Morocco, which has been suffering from a severe rainfall deficit since September 2021, could soon run out of water. In the wake of the measures taken by the government, the World Bank is granting a €163 million loan to enable the North African country to cope with the climate crisis.
Morocco is experiencing its worst drought in nearly four decades. The disaster has led authorities to fear a severe shortage of drinking water this year. According to the Moroccan Ministry of Agriculture, the drought is expected to gradually intensify across the Kingdom of Morocco until 2050 as a result of a drop in rainfall (-11%) and an increase in temperature of + 1.3°C.
To finance its fight against this worrying drought, the country requested and obtained a loan from the World Bank. The Bretton Woods institution is allocating 163 million euros. These funds will support resilient and sustainable agriculture projects throughout the country in the face of climate change and the scarcity of water resources. In concrete terms, the aim is to improve the quality of irrigation services and facilitate farmers’ access to technical advice in an area that contributes 21% of Morocco’s gross domestic product (GDP). Almost 39% of the country’s employment depends on it, according to official figures.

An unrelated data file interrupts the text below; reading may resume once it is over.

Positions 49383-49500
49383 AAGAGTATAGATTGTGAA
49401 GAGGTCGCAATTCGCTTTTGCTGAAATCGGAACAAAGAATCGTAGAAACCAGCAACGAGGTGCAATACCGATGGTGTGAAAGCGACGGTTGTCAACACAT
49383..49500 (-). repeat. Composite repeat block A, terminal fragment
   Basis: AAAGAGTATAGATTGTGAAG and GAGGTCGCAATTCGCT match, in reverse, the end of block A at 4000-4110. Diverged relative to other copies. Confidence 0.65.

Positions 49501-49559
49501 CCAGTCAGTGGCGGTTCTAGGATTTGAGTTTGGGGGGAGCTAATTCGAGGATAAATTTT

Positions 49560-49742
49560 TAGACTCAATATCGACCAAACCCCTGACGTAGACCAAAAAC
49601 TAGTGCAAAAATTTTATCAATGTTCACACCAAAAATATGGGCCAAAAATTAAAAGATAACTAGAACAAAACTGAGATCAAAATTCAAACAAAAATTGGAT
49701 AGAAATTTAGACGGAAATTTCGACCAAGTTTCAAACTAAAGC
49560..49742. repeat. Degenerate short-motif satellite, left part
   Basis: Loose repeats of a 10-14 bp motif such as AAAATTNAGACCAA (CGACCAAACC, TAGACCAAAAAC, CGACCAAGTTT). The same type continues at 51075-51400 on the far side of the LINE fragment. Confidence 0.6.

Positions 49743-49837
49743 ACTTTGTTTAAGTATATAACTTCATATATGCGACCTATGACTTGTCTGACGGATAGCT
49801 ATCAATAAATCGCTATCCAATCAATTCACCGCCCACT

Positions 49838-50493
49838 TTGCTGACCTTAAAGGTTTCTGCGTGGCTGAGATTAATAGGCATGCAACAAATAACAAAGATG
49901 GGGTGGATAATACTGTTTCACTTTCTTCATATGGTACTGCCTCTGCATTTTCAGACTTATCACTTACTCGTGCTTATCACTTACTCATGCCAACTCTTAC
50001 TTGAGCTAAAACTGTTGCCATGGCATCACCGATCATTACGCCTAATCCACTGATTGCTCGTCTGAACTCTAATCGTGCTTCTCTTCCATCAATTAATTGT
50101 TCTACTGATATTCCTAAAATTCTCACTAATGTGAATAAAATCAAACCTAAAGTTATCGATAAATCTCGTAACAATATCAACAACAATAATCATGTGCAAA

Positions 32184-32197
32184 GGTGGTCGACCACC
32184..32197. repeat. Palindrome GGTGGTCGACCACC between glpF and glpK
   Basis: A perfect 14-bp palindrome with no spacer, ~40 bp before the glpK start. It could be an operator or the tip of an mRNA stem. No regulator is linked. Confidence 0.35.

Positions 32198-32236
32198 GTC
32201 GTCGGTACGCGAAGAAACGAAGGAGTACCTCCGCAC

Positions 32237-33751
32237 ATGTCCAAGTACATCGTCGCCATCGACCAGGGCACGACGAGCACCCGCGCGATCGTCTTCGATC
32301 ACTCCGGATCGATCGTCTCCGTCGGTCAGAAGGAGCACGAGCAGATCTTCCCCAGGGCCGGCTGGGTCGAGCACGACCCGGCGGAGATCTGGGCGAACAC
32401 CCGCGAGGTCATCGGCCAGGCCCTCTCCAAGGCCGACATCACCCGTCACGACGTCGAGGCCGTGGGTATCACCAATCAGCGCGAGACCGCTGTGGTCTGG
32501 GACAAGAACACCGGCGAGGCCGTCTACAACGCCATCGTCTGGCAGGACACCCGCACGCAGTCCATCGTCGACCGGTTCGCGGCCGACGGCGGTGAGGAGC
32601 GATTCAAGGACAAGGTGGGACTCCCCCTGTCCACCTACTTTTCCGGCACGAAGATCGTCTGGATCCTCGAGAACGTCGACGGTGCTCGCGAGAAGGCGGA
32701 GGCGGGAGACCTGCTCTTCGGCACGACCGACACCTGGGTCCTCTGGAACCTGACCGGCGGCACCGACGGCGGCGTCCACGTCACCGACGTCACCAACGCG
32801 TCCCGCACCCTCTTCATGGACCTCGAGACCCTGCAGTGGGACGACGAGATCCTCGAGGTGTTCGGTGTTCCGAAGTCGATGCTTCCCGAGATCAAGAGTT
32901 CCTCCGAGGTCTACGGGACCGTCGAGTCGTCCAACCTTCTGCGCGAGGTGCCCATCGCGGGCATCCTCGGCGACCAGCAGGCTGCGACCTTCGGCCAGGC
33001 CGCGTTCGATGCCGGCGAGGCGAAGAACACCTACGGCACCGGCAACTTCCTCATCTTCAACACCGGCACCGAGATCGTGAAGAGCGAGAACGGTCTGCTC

Drinking water supply at risk
While in the past the drought mainly affected rural areas and the agricultural sector, it is now affecting drinking water supplies in urban areas. According to official statistics, the rainfall deficit experienced by Morocco since September 2021 has caused an alarming drop in dam reserves of almost 89% compared to the annual average.
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In addition to the efficient use of water in the agricultural sector, Morocco is also counting on the desalination of sea water to remedy water stress. However, the projects undertaken so far in this field are slow to be delivered. The desalination plant in Casablanca, in the west of the country, is still under construction, which compromises the drinking water objectives of the economic megalopolis by 2025. Another example is the delay in the delivery of the desalination plant in the seaside resort of Saïdia (north-east of the country). This situation has caused a shortage of drinking water in the surrounding towns, according to Nizar Baraka, the Moroccan Minister of Equipment and Water.